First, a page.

And it still is. Only now it's deadly for the reason it's deadly in real life — there isn't much between you and the weapon to absorb energy — as opposed to for bad-physics reasons.

The problem with 3e was that dodging blows was nigh unto impossible without PD … a Move 5 man with no special abilities had 4.6% chance of ducking a punch. Having been in fights, with no training at all, I know the odds are a sight better than that or I wouldn't have my head. PD was more a fudge factor than a realism factor.

Blows "bouncing off" armor = blows failing to get through DR. The whole "bites in vs. shatters" argument is a red herring; that's to do more with how much of an armor's "cover DR" is due to its material DR and how much is to do with its HP. The balsa has low DR, lots of HP; the glass has high DR, only 1-2 HP.

09-07-2004, 04:17 PM Re: new armor rules… nice

Originally Posted by lordabdul

However, you model the arrow's damage with a random value (1d+3 for example). For me, '''that''' is where all those incoming angle and stuff come into play. If you get a max damage roll (6 on your 1d), that might mean you hit at a right angle, or somewhere the armor is a bit weaker. If you get a low damage roll (1 on your 1d), this means you hit, but at a lower angle, or somewhere the armor is solid. Therefore, IMHO, there is no need to add any PD.

YHO is also the official opinion. Variations in damage rolls are meant to cover angle of incidence, impact parameter, and all the other variables of a cross-section calculation.

Powers and 4E


On Fri, 27 Aug 2004 20:45:30 +0000 (UTC), David Pulver wrote:

I wanted to have a comprehension list of abilities including glamor/illusion, gravity control, creation, weather control, and a couple of others, but it was decided that space/time was limited, these weren't that important in a general book, and POWERS needed to have some cool stuff… I think that missed a chance to equal HERO, but so it goes.

FWIW, the new advantages being added in POWERS will be Control (versions of which can work for anything from earth to weather to gravity), Create ( versions of which can summon up pretty much any kind of bulk matter or incoherent energy), Illusion, Leech (a generic "steals stuff" ability), Neutralize, and Static. I think those are the true missing abilities in the BASIC SET. Almost everything else is just special modifiers.

Rolling dice and turns

09-08-2004, 01:04 PM Re: Rules Help

Originally Posted by Lancewholelot

I desire a bit of clarification on the 4e stun rules. If stunned, one must Do Nothing on his/her next turn and then rolls to recover at the end of that turn, this much is clear to me and is an improvement over 3e’s possibility of instant recovery. Were I get fuzzy is on page 364 under Active Defense for Do Nothing it states that a stunned being’s active defenses are at -4 until next turn – even if you recover. If this is the case then why not just make the stunned being skip one turn and then roll to recover at the beginning of their second turn, since the stun will apparently affect them until this point in any case? I know this is splitting hairs but it just seems a clearer way of doing it.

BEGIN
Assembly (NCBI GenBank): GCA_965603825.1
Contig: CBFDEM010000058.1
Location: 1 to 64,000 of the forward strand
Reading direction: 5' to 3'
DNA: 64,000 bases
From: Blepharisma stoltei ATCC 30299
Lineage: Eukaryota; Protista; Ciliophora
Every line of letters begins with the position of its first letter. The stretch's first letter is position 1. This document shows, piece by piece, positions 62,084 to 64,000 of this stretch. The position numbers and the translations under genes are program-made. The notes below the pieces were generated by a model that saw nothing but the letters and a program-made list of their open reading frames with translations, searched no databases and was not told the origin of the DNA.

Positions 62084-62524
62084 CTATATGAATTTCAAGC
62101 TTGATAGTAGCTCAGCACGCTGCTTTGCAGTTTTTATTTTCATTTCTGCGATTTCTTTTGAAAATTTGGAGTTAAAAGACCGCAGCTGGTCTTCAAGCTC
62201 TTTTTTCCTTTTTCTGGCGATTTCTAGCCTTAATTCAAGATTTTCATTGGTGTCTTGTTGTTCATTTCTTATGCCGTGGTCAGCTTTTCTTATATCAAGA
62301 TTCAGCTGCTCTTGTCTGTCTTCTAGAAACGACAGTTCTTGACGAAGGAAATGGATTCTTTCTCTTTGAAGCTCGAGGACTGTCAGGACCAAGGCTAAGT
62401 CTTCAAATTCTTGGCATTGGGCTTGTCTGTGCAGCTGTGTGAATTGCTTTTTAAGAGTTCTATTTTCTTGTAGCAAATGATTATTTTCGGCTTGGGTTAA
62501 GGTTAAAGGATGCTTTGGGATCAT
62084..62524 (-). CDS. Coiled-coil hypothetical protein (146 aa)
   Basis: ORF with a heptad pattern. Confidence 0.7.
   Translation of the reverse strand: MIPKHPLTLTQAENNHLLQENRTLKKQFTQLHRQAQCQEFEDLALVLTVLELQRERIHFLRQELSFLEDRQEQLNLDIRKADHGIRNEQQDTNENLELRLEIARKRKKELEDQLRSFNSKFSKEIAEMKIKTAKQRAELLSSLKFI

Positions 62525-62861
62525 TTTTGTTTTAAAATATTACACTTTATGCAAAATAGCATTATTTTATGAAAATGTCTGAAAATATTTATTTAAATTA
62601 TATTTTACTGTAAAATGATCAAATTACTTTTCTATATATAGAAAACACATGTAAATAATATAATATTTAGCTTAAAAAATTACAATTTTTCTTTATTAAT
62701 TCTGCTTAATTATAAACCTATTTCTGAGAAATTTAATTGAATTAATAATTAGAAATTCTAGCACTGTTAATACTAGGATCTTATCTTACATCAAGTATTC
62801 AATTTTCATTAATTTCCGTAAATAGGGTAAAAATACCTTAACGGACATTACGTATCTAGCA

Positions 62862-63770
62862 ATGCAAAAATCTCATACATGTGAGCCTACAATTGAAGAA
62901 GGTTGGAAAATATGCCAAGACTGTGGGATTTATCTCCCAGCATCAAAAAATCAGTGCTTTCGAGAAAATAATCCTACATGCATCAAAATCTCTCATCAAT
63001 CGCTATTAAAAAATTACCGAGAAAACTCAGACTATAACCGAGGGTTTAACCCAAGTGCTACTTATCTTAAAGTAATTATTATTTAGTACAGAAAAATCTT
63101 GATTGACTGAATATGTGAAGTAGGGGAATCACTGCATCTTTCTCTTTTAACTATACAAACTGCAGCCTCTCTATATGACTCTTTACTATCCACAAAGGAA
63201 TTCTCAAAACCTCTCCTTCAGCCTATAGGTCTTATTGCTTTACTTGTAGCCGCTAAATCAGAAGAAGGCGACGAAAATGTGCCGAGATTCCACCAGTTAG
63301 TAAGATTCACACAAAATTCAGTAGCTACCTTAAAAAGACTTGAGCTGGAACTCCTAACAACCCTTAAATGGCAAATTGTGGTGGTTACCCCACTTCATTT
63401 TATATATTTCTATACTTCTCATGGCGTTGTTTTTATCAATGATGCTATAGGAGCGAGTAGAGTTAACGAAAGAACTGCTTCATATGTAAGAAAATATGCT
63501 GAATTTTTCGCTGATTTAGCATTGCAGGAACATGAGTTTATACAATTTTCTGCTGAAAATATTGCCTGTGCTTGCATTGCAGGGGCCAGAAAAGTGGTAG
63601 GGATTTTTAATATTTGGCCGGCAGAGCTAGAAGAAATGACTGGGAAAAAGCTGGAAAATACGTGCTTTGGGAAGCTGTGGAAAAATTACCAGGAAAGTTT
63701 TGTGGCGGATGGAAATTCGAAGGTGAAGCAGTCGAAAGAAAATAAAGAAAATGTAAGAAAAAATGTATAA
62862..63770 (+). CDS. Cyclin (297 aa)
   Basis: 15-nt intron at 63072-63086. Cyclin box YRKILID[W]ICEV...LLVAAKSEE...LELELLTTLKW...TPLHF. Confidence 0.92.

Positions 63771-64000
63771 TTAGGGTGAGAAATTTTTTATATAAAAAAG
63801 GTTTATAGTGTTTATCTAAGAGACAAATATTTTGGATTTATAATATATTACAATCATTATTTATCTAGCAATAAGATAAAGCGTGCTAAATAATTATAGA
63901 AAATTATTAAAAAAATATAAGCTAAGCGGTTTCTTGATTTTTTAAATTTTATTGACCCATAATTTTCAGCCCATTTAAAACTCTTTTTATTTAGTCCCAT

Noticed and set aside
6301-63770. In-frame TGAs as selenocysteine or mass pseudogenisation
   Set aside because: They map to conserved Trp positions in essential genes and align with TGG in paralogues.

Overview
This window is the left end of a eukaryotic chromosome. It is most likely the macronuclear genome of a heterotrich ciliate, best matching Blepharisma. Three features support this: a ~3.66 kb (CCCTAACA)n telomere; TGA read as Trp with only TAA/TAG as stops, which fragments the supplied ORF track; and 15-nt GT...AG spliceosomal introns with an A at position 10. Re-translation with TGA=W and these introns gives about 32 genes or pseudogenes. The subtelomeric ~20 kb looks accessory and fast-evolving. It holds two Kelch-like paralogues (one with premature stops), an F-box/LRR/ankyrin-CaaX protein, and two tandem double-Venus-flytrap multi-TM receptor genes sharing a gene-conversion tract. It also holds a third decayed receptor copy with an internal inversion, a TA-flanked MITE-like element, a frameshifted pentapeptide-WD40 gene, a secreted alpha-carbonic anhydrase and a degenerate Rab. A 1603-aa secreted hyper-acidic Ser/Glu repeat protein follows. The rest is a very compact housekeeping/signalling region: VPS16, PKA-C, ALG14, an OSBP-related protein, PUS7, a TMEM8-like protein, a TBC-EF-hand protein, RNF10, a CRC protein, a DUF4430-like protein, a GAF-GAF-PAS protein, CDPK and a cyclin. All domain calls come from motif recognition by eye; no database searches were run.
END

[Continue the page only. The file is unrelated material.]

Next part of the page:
Rolling at the end of the turn gives a player who is forced to Do Nothing due to stun something to do on his turn — if only roll dice briefly. A basic rule of game design is that you avoid situations where a player is counted out of rounds. It costs interest. This is why people get to defend in GURPS instead of standing there while someone beats their AC, and why one-second spells go off in the same turn, now.

Social skills and 4E


On Sun, 11 Jul 2004 22:29:42 +0000 (UTC), Christopher Dicely wrote:

I understand this, although its a bit frustrating. Applying discretion is easy; I look to rules for what to do when I *want* hard and fast guidelines . Easier to ignore a rule that is there than to invent one that isn't.
Still, its not a big thing. I *do* wish that reaction rolls and Influence rolls used one mechanic, preferably the success roll mechanic . But even that I'm not going to complain too much about, though I may have to house-rule it for my games.

To be fair to the designers (i.e., to toot my own horn), social gaming is about a helluva lot more than just reaction rolls and PCs influencing NPCs . It includes culture (which actually influences game play in 4e), language (which we feel we have improved) ,and society type (which is now part of the core rules). In involves personal traits that affect others (we have expanded Social Stigma, added Social Regard, and streamlined Rank, Security Clearance, etc.). It extends to NPCs influencing PCs (we have provided simple rules for this — I know they'll be too simple for many , but 3e had *no* rules for it). It covers wealth, jobs, and social status (all of which are more systematic in 4e). And it even encompasses technological development (we have expanded the TL rules). I think those running social and political games in 4e are going to find it easier and more fun.